In memory of him I do suduko puzzles and try to beat my time. I drink a cup of tea around 3:00 p.m. each day. I read more. I know these things sound like they are for me, but they are things I did with him, and do because he encouraged me to do so. I hope to hike more when the weather clears. I loved hiking with him. I am gathering my courage to travel.
My daughter is a reader too. I actually find her choice in literature more close to my own. I knit, she knits. She loves crossword puzzles. I am not good at that, but I am trying. She sends me funny internet videos and pictures of the dogs. There are unnoticed symbols that we share because we focus on each other since we still have each other.
It is with the passing of our son, her brother that we scramble to find all the scattered facets and put them together into something we can hang on to. It is a shame that we sometimes don’t realize the value of these things until loss presents the need.
I am not bragging, but I have always been a person who has celebrated my children. I am thankful for that. Watching them grow to become the people they are has been one of my favorite activities. I am totally smitten by them.
In the past few years it always seemed that my son’s birthday snuck up on me before I knew it. Coming just after the Christmas/New Year holidays it was always a struggle to figure out what to do for it. I don’t remember the last one I spent “with him.” He was in Colorado, or traveling, or in Ohio. No cakes, or special dinners were made. I usually sent something, or else he ordered something for himself that he particularly wanted. It was no big deal.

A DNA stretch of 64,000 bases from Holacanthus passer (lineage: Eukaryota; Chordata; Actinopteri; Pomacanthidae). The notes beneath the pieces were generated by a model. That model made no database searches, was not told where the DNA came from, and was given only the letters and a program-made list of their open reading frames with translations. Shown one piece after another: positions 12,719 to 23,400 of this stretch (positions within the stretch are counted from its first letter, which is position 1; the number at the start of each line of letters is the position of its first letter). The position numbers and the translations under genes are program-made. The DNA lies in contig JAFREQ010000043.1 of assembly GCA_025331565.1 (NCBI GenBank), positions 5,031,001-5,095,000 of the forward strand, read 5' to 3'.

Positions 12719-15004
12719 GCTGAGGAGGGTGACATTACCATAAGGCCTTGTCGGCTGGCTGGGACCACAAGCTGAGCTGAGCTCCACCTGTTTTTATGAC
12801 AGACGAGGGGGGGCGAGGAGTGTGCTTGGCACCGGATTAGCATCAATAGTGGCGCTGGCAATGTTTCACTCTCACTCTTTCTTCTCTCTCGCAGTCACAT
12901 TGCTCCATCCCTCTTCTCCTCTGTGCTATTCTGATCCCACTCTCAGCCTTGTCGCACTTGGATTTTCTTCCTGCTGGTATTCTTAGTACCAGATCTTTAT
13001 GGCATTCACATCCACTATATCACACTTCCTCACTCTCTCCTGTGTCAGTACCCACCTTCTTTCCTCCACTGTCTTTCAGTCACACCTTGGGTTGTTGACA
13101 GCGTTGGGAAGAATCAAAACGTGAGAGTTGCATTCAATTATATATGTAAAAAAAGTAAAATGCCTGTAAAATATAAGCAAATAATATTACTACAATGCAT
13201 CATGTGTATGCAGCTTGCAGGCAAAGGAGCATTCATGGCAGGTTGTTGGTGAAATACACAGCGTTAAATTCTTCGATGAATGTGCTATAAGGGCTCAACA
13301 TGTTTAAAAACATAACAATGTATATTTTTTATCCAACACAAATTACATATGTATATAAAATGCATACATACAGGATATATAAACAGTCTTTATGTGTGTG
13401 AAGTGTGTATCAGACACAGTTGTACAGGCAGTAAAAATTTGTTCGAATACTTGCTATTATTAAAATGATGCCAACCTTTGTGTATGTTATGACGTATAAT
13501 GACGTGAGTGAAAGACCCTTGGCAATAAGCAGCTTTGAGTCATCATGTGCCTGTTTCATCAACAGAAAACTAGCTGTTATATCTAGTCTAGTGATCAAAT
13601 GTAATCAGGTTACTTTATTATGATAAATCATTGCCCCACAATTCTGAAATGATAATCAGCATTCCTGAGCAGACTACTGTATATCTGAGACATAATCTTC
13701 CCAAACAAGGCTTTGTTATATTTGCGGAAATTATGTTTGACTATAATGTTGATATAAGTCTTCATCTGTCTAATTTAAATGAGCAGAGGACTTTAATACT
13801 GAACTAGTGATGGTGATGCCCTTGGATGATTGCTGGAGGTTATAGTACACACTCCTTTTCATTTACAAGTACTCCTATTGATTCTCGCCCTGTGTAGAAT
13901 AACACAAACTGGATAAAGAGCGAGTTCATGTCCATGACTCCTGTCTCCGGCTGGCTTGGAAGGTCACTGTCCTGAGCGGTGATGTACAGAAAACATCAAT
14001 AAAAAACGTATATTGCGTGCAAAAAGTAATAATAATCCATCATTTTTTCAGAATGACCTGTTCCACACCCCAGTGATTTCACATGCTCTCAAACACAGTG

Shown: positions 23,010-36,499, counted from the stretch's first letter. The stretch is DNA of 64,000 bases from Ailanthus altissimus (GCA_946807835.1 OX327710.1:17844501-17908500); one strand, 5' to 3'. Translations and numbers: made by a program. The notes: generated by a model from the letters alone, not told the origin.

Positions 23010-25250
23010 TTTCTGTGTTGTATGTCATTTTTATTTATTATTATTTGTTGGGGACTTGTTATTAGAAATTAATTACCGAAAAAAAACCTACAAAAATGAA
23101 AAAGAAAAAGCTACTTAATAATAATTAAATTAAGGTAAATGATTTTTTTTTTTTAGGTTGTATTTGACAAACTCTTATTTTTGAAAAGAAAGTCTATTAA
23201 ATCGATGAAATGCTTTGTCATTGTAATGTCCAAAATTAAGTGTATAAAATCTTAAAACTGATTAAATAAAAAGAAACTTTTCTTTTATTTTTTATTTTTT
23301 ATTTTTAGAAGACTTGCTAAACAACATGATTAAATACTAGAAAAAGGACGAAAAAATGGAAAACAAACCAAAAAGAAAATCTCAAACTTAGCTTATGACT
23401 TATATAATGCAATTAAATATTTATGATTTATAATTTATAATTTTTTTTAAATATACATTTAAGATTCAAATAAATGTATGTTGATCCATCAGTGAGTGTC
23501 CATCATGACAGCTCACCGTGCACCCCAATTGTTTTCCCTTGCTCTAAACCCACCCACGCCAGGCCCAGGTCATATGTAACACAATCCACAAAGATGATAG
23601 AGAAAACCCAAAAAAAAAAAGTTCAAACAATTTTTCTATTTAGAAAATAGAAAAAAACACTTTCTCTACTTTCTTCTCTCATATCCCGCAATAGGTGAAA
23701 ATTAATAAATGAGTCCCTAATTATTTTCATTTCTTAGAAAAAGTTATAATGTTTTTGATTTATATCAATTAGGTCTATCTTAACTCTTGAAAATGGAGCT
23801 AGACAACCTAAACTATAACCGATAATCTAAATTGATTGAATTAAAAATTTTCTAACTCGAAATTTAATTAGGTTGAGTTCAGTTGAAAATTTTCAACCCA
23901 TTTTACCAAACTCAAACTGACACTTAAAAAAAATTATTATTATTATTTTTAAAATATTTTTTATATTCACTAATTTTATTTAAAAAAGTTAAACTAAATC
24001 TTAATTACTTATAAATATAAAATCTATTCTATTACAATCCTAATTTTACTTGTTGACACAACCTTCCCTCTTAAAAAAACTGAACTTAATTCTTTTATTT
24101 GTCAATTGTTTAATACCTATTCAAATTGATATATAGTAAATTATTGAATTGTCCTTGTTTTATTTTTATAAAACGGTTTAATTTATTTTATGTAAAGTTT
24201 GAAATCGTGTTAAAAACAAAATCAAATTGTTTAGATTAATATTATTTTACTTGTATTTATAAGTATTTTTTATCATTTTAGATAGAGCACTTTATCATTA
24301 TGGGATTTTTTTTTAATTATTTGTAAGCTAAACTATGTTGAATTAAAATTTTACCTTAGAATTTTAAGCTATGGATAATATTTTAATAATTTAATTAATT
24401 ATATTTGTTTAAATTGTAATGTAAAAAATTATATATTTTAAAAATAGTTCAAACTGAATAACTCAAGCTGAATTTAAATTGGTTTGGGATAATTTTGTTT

This February he would have passed the 30 year mark. That is a big one. When I had my 30th birthday, he was almost three.
I think my behavior, attitudes and choices that I have allowed my son to influence are the best memorial I can keep to him. The positive impact he made on my life for 29 years. My children have influenced me in ways no other people have. I think most parents would agree that this is true for them too.
There are more “things” we need to sort through. There is no hurry, and if it never happens while I am still here then so be it. Someone, when I am gone can box them up. Hopefully the things will have no significance to them. Strange impersonal comfort that gives me. Or maybe it is comfort in knowing that the symbols, the memories belong to those that have them in their own heart. We have that at least.
My heart recognizes your pain. I know how it feels to lose my son, my only child. I feel for you. My son would have been 42 in November. Granny Gee
We have much in common. My son was born in 1982, so he would have been turning 30 in March. I was 28 when he was born. I have one remaining child–a daughter. Our sons were very different in their personalities and interests, but it sounds like they shared a vision for living life to the fullest. My son, Michael, loved having family pets, and he was pure joy to our family while he was growing up. You could never be depressed around him as a baby or young boy because he was a spark plug who could always make you smile and laugh. As a young man (teenager), he was fiercely loyal to family and friends. He never would take anything for himself if he thought someone else needed it, and he would never sell a friend down the road. Your secret stayed safe with him. His smile burns in my heart and memory, and that is the greatest gift. Shortly after Mike died, I told my husband that I wished I could have surgery to remove that part of my brain which remembers Mike, because I couldn’t bear the thought of living the rest of my life in such pain. The next day, I realized how much that would diminish me as a person because I’ve gained so much beyond description from his life. Yes, we suffer as bereaved mothers, but oh, the joy of what remains in the heart and memory!
Wow! I wasn’t going to read this because of the pain from losing my son. I did, and it was alot like reading ‘myself’. I feel for you, my heart recognizes your pain, your love for your son. Granny Gee/Gloria